Xenon arc lamp

A xenon arc lamp is an artificial light source. Powered by electricity, it uses ionized xenon gas to produce a bright white light that closely mimics natural daylight.

Xenon arc lamps can be roughly divided into three categories:
* Continuous-output xenon short-arc lamps
* Continuous-output xenon long-arc lamps
* Xenon flash lamps (which are usually considered separately)

Each consists of a glass or fused quartz arc tube with tungsten metal electrodes at each end. The glass tube is first evacuated and then re-filled with xenon gas. For xenon flashtubes, a third "trigger" electrode usually surrounds the exterior of the arc tube.

History and modern usage

Xenon short-arc lamps were invented in the 1940s in Germany and introduced in 1951 by Osram. First launched in the 2 kW size (XBO2001), these lamps saw a wide acceptance in movie projection, where they advantageously replaced the older carbon arc lamps. The white, continuous light generated with this arc is of daylight quality but plagued by a rather low efficiency in terms of lumens of visible light output per watt of input power. Today, almost all movie projectors in theaters employ these lamps with a rating ranging from 900 watts up to 12 kW. When used in Omnimax projection systems, the power can be as high as 15 kW in a single lamp.

Lamp construction

All modern xenon short-arc lamps use a fused quartz envelope with thorium-doped tungsten electrodes. Fused quartz is the only economically feasible material currently available that can withstand the high pressure (25 atmospheres for an IMAX bulb) and high temperature present in an operating lamp while still being optically clear. The thorium dopant in the electrodes greatly enhances their electron emission characteristics. Because tungsten and quartz have different coefficients of thermal expansion, the tungsten electrodes are welded to strips of pure molybdenum metal or Invar alloy, which are then melted into the quartz to form the envelope seal.

Because of the very high power levels involved, large lamps are water-cooled. In those used in IMAX projectors, the electrode bodies are made from solid Invar and tipped with thoriated tungsten. An O-ring seals off the tube, so that the naked electrodes do contact the water. In low power applications the electrodes are too cold for efficient electron emission and are not cooled, in high power applications an additional water cooling circuit for each electrode is necessary. To save costs, the water circuits are often not separated and the water needs to be highly deionized, which in turn lets the quartz or some laser media dissolve into the water.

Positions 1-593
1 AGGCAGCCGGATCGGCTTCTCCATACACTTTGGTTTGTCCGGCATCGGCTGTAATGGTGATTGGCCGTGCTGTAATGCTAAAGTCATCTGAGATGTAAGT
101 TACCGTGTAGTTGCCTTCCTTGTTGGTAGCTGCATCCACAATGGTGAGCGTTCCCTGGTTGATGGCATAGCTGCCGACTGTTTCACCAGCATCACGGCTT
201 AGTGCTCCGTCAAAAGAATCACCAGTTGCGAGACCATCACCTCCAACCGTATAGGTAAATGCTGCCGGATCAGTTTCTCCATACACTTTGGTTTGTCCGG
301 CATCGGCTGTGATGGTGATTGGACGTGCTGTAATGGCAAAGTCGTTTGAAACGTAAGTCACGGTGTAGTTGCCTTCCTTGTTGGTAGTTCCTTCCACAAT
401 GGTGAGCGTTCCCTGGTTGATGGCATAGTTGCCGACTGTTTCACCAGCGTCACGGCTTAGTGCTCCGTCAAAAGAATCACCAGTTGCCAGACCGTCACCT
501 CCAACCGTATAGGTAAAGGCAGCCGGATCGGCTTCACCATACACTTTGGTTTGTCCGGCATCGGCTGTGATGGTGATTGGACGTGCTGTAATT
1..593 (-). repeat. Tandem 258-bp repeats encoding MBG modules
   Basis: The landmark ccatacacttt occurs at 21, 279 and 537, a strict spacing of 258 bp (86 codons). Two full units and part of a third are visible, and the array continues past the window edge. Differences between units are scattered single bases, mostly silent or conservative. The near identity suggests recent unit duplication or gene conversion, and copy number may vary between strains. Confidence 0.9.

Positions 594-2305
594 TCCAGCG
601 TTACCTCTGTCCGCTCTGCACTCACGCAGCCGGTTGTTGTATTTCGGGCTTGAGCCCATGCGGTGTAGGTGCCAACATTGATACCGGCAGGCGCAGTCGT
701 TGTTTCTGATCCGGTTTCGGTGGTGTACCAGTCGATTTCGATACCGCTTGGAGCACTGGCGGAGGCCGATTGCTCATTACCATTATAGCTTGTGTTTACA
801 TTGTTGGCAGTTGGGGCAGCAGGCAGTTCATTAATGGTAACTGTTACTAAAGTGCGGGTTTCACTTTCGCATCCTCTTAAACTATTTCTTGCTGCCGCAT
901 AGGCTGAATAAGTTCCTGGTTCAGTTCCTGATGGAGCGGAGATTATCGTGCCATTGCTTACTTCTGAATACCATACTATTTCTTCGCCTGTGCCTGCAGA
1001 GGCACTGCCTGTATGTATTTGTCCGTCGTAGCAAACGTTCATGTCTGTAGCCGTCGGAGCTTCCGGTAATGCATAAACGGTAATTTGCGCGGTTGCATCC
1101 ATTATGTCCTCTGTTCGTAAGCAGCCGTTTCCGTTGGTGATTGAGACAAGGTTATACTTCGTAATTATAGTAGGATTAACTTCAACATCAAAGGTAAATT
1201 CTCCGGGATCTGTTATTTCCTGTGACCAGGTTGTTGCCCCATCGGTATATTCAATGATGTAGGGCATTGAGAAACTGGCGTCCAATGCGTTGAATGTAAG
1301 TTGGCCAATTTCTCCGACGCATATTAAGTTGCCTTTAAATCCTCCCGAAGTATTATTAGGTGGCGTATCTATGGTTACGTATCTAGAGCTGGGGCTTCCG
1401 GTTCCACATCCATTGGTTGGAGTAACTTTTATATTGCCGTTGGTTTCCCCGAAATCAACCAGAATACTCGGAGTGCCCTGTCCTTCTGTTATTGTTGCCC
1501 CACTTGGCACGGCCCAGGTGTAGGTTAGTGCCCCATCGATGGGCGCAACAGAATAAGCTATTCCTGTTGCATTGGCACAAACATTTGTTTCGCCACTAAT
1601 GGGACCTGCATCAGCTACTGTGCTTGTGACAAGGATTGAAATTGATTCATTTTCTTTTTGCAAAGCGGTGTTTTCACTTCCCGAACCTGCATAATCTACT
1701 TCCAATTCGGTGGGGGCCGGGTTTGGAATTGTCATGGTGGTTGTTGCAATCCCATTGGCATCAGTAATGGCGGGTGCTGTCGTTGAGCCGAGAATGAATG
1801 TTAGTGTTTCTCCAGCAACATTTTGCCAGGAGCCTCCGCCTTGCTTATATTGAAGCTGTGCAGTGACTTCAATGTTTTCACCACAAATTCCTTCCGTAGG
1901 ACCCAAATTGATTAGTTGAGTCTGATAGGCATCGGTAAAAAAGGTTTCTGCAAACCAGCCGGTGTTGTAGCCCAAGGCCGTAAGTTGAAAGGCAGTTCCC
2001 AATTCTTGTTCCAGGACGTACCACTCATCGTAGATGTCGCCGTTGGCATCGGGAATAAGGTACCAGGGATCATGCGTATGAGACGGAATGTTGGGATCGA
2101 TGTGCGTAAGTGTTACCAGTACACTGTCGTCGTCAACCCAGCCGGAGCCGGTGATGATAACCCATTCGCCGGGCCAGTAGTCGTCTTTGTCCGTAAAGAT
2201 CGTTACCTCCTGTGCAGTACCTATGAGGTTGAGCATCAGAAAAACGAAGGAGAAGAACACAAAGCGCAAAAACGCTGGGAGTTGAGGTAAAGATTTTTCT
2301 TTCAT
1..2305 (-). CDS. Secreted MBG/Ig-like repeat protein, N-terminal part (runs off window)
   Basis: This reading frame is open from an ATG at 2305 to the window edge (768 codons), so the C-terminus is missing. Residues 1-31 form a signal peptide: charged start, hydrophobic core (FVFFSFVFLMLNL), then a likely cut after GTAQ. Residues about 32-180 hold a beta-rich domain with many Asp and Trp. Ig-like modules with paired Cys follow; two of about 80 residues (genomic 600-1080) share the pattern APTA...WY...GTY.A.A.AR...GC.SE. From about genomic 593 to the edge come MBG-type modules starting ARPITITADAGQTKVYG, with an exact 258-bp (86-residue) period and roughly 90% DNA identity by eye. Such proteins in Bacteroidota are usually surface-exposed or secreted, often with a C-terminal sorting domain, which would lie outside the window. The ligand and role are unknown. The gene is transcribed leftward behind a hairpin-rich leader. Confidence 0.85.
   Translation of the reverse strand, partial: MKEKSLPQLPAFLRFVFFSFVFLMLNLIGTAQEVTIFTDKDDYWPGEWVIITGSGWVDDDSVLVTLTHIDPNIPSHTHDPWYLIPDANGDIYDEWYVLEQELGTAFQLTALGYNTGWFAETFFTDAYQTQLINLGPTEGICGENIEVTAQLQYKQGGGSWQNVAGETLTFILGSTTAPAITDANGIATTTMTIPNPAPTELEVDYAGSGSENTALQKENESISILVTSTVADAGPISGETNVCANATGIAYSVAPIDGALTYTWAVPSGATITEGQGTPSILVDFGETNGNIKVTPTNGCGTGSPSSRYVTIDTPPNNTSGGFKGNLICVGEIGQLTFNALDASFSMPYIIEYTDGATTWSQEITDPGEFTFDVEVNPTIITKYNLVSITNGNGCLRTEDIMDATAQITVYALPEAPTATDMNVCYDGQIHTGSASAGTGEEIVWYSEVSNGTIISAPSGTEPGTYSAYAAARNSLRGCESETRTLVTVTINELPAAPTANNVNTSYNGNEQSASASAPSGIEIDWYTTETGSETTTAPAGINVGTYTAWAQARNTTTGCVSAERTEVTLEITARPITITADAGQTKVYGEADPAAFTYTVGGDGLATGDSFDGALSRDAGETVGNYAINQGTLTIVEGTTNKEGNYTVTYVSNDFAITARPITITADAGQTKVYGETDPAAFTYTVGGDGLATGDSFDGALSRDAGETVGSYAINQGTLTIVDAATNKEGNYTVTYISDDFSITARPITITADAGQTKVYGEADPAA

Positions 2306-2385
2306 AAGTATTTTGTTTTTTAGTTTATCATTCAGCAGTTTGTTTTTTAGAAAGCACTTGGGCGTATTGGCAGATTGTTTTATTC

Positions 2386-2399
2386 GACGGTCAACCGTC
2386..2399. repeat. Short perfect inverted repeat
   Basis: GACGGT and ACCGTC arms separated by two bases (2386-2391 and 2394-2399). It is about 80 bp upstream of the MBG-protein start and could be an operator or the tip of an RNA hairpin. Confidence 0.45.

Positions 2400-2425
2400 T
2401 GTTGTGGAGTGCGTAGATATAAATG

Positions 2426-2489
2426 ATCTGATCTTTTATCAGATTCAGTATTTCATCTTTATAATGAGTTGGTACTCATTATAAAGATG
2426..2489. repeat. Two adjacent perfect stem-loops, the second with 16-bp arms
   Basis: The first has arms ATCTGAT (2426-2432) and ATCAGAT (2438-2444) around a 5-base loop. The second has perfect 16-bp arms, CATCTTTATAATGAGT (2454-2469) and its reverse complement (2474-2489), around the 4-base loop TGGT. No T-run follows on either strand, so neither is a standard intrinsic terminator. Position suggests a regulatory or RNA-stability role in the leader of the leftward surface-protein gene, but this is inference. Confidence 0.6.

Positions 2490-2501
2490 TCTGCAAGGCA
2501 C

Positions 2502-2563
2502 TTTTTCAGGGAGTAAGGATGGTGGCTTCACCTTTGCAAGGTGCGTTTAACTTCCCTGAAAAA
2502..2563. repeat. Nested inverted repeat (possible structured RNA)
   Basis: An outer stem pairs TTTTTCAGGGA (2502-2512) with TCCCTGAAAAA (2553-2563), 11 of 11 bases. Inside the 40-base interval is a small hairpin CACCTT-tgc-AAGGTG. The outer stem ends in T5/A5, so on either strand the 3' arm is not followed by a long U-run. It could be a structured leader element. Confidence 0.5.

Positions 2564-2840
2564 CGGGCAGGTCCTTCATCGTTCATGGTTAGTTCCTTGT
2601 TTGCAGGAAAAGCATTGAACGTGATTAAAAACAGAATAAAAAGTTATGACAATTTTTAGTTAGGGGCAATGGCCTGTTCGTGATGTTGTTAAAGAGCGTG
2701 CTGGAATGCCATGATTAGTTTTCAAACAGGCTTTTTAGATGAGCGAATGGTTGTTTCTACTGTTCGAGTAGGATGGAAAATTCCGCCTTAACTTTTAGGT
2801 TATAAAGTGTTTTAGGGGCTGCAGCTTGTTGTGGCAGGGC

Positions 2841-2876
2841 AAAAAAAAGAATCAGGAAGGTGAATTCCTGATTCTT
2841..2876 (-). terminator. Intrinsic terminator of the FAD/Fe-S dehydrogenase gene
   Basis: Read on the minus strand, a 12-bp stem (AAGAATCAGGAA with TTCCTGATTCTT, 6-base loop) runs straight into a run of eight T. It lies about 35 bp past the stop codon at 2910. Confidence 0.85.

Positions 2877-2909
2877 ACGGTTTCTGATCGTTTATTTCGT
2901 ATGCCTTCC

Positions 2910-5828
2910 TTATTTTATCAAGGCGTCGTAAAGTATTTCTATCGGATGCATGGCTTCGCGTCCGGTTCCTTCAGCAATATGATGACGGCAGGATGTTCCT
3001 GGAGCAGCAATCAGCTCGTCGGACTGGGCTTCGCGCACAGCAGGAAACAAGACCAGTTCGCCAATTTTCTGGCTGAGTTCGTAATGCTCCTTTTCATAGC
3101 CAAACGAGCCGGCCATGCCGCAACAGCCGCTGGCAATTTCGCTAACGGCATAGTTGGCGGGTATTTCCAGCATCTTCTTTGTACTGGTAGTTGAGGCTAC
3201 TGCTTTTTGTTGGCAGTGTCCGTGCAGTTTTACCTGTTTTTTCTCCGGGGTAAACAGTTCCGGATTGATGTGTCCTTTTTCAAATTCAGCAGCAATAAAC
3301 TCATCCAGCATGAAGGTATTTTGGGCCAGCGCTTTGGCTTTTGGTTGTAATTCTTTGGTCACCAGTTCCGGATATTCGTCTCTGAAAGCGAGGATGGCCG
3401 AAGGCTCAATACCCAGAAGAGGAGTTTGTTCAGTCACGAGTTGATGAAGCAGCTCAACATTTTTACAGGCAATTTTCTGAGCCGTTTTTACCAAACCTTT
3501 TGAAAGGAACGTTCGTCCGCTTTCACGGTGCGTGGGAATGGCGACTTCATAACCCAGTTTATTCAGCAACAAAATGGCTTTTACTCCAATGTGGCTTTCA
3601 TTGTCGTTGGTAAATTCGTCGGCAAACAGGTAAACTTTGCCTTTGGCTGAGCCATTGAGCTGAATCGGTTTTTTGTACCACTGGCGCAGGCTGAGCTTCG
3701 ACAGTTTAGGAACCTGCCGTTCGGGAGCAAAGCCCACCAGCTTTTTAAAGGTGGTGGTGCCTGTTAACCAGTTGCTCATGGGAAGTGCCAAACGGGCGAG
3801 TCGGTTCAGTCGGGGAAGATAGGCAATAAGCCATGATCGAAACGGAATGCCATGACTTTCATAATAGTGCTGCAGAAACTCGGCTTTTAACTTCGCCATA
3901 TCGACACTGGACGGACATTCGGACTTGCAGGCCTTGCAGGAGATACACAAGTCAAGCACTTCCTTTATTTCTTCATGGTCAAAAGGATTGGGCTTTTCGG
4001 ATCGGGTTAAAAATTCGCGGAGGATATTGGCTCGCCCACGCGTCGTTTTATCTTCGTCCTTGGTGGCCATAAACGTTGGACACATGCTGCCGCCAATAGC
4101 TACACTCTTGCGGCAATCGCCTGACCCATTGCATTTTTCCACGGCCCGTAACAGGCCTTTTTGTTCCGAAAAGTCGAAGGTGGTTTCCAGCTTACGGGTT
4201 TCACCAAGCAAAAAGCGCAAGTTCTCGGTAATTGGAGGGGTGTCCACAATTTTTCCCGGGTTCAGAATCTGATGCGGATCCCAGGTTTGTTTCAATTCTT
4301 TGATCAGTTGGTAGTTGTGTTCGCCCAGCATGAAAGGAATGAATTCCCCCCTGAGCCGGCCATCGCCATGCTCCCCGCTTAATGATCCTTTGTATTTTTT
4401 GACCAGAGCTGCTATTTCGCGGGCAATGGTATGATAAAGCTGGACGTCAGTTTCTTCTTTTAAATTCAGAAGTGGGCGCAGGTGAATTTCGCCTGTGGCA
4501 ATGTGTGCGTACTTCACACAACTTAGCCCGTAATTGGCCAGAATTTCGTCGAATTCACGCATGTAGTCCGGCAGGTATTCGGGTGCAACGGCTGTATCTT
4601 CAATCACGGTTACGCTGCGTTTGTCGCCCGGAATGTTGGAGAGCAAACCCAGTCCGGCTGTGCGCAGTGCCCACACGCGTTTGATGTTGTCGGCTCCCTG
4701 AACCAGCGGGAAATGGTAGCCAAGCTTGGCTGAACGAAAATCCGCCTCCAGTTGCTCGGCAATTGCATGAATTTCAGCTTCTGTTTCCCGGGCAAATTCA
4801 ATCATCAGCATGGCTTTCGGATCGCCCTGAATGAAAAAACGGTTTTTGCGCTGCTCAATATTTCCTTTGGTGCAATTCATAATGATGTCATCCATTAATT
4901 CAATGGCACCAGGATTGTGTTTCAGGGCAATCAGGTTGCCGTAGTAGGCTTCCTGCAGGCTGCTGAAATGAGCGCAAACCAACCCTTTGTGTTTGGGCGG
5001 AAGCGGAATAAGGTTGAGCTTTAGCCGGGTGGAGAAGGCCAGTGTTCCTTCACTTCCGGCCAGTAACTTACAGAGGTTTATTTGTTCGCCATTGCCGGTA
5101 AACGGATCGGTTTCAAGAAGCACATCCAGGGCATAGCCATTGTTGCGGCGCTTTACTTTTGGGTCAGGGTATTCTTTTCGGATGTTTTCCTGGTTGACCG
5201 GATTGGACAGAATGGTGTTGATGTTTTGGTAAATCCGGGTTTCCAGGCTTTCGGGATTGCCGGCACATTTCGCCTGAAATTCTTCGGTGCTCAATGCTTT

In order to achieve maximum efficiency, the xenon gas inside short-arc lamps is maintained at an extremely high pressure (up to 300 Atmospheres), which poses safety concerns. If a lamp is dropped, or ruptures while in service, pieces of the lamp envelope can be thrown at high velocity. To mitigate this, large xenon short-arc lamps are normally shipped in protective shields, which will contain the envelope fragments should breakage occur. Normally, the shield is removed once the lamp is installed in the lamp housing. When the lamp reaches the end of its useful life, the protective shield is put back on the lamp, and the spent lamp is then removed from the equipment and disposed of. As lamps age, the risk of failure increases, so bulbs being replaced are at the greatest risk of explosion. Because of the safety concerns, lamp manufacturers recommend the use of eye protection when handling xenon short-arc lamps. Because of the danger, some lamps, especially those used in IMAX projectors, require the use of full-body protective clothing.

Light generation mechanism

Xenon short-arc lamps come in two distinct varieties: pure xenon, which contain only xenon gas; and xenon-mercury, which contain xenon gas and a small amount of mercury metal.

In a pure xenon lamp, the majority of the light is generated within a tiny, pinpoint-sized cloud of plasma situated where the electron stream leaves the face of the cathode. The light generation volume is cone-shaped, and the luminous intensity falls off exponentially moving from cathode to anode. Electrons passing through the plasma cloud strike the anode, causing it to heat. As a result, the anode in a xenon short-arc lamp either has to be much larger than the cathode or be water-cooled, to dissipate the heat. Pure xenon short-arc lamps have a "near daylight" spectrum. The light output of the lamp is relatively flat over the entire colour spectrum.